1961-1962 American Motors Rambler Classic Custom Six Hemmings Motor News

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1961-1962 American Motors Classic Custom Six

Feature from Hemmings Classic Car

American Motors technically in mid-1987, the love affair AMC’s automobiles is stronger ever. They designed and some of the most fuel-efficient, and well-made cars of the 1950s and If you’re a baby boomer, you well all those cute Ramblers running around or maybe your parents had one of station wagons with the seat.

Long admired for simplicity, utilitarian design and servicing ease, Ramblers of the 1960s are an inexpensive way to get into the hobby, and there are numerous outlets and support to keep car on the road.

Although the 1961 was based on the 1956 Rambler it was renamed the Rambler Classic and a new front end featuring a one-piece, extruded-aluminum grille with the RAMBLER underneath. There several series of the Rambler Six, including the Deluxe the Super Line and the Custom which featured bucket in a four-door sedan. Pricing at $2,098 for the four-door six-passenger

A station wagon cost $339 more.

In 1962, the had no major changes. The Super were dropped and replaced by a 400 had an overhead-valve engine. A new assembly was built in Brampton, Ontario, for the production of Americans and Classics. AMC a leadership role with safer brake systems they fitted all their with dual-circuit master something GM didn’t do for another years.

And according to Brian national president of the American Corporation Rambler Club, received an award from the Chiropractic Association for pioneering in the of postural seat design.

were several engines The base engine was the 195.6-cu.in. with 127 horsepower. With its block, it was quite ahead of its

The aluminum engine came in the 1961 Super and 1962 400 and the cast-iron engine was standard on the and Deluxe both years, aluminum optional. The 250-cu.in. V-8 was only in the 1961 Classic model 6120 only.

Despite the company’s claims, with six years of design and more than two million miles on proving grounds, and track, were not infallible, and were some problems the aluminum construction. The …-cast weighed only 60 pounds, an 80- savings over a cast-iron

AMC said a precision, high-pressure process assured uniformity and quality with centrifugally cylinder liners that mechanically and chemically bonded to the aluminum block. The cylinder was cast iron, and the connecting rod were steel-backed copper-lead for long life. The crankshaft, a steel design, rode in main bearings.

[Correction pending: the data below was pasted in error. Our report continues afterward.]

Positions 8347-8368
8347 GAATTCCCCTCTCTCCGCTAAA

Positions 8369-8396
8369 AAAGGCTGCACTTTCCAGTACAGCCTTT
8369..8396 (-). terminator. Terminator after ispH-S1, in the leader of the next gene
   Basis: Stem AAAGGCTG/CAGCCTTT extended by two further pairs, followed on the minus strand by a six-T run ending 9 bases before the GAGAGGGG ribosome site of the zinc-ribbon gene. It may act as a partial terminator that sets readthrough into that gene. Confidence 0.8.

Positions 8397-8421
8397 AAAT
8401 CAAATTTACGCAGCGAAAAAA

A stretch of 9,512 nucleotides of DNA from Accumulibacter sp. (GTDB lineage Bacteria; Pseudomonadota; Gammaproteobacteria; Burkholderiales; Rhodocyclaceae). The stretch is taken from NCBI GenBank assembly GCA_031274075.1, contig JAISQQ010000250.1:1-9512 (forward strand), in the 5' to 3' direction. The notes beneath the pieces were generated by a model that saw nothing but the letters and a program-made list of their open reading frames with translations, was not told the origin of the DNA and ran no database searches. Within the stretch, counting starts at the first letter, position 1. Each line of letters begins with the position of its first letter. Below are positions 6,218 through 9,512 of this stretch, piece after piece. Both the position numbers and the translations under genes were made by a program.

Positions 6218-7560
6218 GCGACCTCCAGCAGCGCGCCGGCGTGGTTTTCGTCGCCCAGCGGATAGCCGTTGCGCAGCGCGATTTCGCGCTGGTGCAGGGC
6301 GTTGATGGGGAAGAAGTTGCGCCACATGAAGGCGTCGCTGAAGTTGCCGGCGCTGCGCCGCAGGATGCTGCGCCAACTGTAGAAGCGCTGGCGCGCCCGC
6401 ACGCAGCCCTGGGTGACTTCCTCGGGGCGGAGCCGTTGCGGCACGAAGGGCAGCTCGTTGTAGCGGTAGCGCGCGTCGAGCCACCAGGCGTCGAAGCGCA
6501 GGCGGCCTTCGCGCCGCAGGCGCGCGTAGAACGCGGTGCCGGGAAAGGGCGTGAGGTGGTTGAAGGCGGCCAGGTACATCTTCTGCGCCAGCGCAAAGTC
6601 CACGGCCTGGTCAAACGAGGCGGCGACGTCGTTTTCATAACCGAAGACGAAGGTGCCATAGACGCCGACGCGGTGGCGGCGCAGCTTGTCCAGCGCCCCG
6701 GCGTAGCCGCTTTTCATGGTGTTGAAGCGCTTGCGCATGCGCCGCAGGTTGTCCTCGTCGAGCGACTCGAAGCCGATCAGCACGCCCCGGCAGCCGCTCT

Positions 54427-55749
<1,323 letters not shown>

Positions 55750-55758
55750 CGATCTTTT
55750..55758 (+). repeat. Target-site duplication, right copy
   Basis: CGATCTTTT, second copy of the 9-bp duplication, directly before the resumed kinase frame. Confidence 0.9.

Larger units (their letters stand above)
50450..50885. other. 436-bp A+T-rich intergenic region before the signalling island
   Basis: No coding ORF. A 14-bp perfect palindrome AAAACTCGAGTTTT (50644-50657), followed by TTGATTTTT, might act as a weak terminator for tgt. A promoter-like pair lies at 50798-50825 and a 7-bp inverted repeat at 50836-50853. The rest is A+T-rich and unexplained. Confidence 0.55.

With its compression ratio, it produced of torque at 1,600 rpm. A version was also available.

optional engine was the 250-cu.in. which was available in two horsepower 200hp and 215hp, available in the 1961 Classic Eight. The 200hp version featured a two-barrel carburetor, while the V-8 had a four-barrel Holley and dual Both V-8s used lifters, five main a throw-away full-flow oil filter and cellulose-fiber air filter.

They had an 8.7:1 compression ratio, so leaded gasoline could be Speaking of gasoline, Ramblers stingy with a gallon of gas in the 1950s and early 1960s it really didn’t matter; a got more than 33 miles per on a trip from Canada to during the NASCAR Economy Run in the 1950s. Cars destined for had a special crankcase ventilation to comply with air pollution

Except for reliability problems the aluminum blocks, the cast-iron are durable and were as strong as Chevrolet, Ford or Chrysler was Longtime AMC mechanic Warren of Harrisville, Rhode Island, the problem with the aluminum-block generally surfaced when the drove only short They had a tendency to get severe buildup, said Patterson, who as a dealer mechanic from through 1966.

We had a customer who commuted daily to New City and was driving 40,000 a year with an aluminum in his car. He told me it was the best car he owned. Patterson said the were virtually bulletproof.

If the brought them in for regular we had no trouble at all with those A great, great engine.

The standard transmission was a three-speed that was full synchromesh and durable and quiet. The three-speed with mechanical shift and AMC had oil holes added to the main gear on the Classic Six transmission to lubrication. Parts are readily to rebuild these units.

The transmission came with a single clutch, and heavy-duty could be ordered. For better economy, buyers could an overdrive, which reduced speed by 30 percent. The optional the Borg-Warner Flash-O-Matic, had three speeds and featured a free-wheeling for smoother shifting, less and reduced noise.

The mechanical linkage consisted of two heavy-duty one cable operated Park and the worked the push-button gear Like many automatics, the featured a magnetic element to up metal shavings in the transmission

Rear Axle

The Rambler had a differential unit with axles. It also featured a tube that housed the which functioned to resist torque reaction. Several gear ratios could be up to 4.10:1.

Also optional on all was Twin-Grip, which was AMC’s of a limited-slip differential.


AMC its front suspension Deep Ride, which had direct-acting springs mounted on insulating pads mounted above the wheels, thus leading to a ride. The sea-leg (inverted V) hydraulic Monroe shock were designed for a smooth Gabriel shocks were on V-8-equipped models. Heavy-duty and springs could be ordered.

In the rear, there were springs mounted on rubber top and bottom, as were the shocks.

For the models, AMC redesigned their suspension, replacing the lower with a longer lasting joint. Patterson said the problems on these cars the trunnions, which work like ball joints. in those days, cars to be greased, especially the trunnions. I if they weren’t greased, come apart at, say, miles.